Dear Kid and Tal (because she asked very nicely if I would explain this to her),
Please note that I am publishing this after Christmas so that anyone who does not wish to have his or her eyes opened has an entire year to erase this from their memory. Also, there is just too much great info about Santa to contain in one blog, so tune in tomorrow for Part II.
Once upon a time there was no such thing as Santa Claus. Then the world was invented and Santa was a byproduct of the Big Bang.
That is one explanation for Santa Claus. (I just invented it, so you know it must be true.)
There are others.
Saint Nicholas of Myra (present day Turkey) was a Greek Christian bishop in the 4th century. He was a very kind and generous soul and was famous for giving gifts to the poor. Nicholas was a wealthy person and did not want people to know where the gifts they received came from (which—as you know—is one of the higher ways of doing good works and repairing the world). As he traveled the country, he delivered gifts to the poor during the night (this is the origin of the phrase “Go to sleep, or the soon-to-be-created Santa Claus won’t come.”)
One famous story about Saint Nicholas (although I have not be able to interview eyewitnesses) is about a poor but pious man who had no money to give his three daughter as a dowry. In those days, daughters without dowries tended to be daughters unwed, and daughters unwed tended to become prostitutes. The daughters had washed their stocking and hung them up (with care) by the fire to dry. Nicholas dropped gold into the stockings and poof! the girls had dowries and the world had a legend.
A tradition sprang up (after Nicholas was dead and had become a saint) of giving children gifts on the evening of his Saint Day (December 6th). As you might imagine, this was quite a popular tradition, especially with the gift recipients. Martin Luther (among others) disapproved of the idea of such a popular interest in saints and thought the focus should be on Christ instead. He managed to move the gift giving to Christmas but St. Nick remained the Bringer of Presents.
If you will travel back with me to the time before Christianity, and if you will hop Over The Pond to Germanic Europe, and if you will look carefully, you will find Odin (remember him?) presiding over Yule time. Look a little to the left—that’s it. See his long white beard? That’s where Santa’s beard came from. And the notion of gift bringing? A little from Saint Nicholas and a little from Odin.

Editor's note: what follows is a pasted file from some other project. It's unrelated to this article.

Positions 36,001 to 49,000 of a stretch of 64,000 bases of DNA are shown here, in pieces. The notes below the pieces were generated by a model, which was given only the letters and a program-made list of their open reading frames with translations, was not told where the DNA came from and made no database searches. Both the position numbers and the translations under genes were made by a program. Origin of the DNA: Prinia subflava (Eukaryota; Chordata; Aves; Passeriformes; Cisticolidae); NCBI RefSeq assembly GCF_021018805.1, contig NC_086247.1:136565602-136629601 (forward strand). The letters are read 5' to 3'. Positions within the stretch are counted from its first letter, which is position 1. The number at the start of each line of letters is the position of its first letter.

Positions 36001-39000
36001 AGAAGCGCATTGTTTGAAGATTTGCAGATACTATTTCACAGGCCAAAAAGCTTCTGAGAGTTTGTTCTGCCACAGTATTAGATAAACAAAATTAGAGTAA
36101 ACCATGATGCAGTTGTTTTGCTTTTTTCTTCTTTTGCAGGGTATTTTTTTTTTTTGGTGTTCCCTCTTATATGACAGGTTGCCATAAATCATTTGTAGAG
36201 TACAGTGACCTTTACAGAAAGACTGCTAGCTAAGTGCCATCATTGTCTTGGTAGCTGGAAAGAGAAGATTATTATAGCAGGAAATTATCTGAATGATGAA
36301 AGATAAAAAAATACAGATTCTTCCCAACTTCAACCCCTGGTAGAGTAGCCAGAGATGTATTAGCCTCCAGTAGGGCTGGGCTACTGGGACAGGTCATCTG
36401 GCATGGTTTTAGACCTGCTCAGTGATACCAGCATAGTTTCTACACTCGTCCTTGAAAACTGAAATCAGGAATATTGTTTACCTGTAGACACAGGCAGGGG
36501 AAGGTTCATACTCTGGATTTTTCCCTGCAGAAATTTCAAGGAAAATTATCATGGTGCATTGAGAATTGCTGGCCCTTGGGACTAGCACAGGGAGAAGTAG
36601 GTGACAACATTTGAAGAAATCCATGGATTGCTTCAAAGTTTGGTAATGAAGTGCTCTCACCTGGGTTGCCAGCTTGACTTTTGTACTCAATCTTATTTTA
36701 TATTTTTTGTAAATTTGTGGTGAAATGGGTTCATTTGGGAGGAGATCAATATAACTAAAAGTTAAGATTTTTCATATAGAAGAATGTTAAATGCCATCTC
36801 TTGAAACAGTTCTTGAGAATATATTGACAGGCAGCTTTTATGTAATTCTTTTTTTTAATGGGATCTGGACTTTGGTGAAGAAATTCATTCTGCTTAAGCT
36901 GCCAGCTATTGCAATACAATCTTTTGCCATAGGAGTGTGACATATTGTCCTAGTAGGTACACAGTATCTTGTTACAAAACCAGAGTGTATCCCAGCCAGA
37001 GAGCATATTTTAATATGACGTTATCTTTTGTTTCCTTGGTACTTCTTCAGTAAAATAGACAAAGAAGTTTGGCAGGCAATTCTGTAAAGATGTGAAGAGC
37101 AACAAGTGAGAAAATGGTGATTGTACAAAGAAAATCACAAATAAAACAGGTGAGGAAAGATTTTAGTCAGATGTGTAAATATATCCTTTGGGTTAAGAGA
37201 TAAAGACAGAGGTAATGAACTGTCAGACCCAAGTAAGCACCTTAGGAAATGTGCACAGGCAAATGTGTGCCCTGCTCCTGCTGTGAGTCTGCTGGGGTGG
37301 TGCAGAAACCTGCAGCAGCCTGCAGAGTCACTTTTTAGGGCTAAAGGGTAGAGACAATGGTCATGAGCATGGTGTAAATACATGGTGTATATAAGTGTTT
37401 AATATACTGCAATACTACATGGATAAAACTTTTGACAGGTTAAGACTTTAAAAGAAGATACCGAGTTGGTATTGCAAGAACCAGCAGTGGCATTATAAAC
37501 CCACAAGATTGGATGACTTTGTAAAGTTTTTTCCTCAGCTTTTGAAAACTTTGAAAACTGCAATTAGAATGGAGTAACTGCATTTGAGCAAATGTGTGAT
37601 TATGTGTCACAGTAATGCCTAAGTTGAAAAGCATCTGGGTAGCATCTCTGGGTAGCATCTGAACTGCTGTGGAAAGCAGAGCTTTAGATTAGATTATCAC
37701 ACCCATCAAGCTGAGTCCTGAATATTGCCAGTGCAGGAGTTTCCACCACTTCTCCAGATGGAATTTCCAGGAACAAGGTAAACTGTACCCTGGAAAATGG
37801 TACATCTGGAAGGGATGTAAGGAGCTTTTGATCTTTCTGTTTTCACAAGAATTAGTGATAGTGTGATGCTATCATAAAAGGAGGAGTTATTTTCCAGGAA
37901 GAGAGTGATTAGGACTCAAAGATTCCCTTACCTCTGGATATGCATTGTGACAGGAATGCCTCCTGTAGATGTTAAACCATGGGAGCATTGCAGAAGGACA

The stockings by the chimney story is partly where the idea of Santa sliding down the chimney came from, but only partly. Odin often visited via Chimney Express. There are other stories too, but they will just complicate the blog so you’ll have to go research them yourself if you’re sufficiently interested.
Then we have the English Father Christmas and the Dutch figure of Sinterklaas (which is Dutch for Saint Nicholas) and (see where this is going?) in an interesting stew of Odin/Saint Nicholas/Father Christmas/some good old US merchandising/and a dash of snow and poof! we have Santa Claus.
Not everyone was a fan of Santa-baby. The Puritans (who weren’t fans of anything fun) made it illegal to mention Saint Nicholas’ name, exchange gifts, light a candle, or sing Christmas carols.
There aren’t many people who miss the Puritans.
In 1917 when the Marxist-Leninist doctrine of state atheism was instituted in the Soviet Union, holiday celebrations were prohibited. Exit Santa stage left. Not a lot of people miss those days either.
Today, some people think Santa represents the Worst of All Things (commercialism, selfishness, greed). These are people who give children underwear as presents when children are expecting Anything Except Underwear. This (as you may know) is Absolutely Not OK in the Mom Book of Giving Presents to Children.
Others are HUGE fans of the Man in Red (and not just because of the gifts). Santa is male, doesn’t carry a gun, doesn’t talk down to people, is “peace, love, and joy” personified, and is still married. Also he has a twinkle in his eye.
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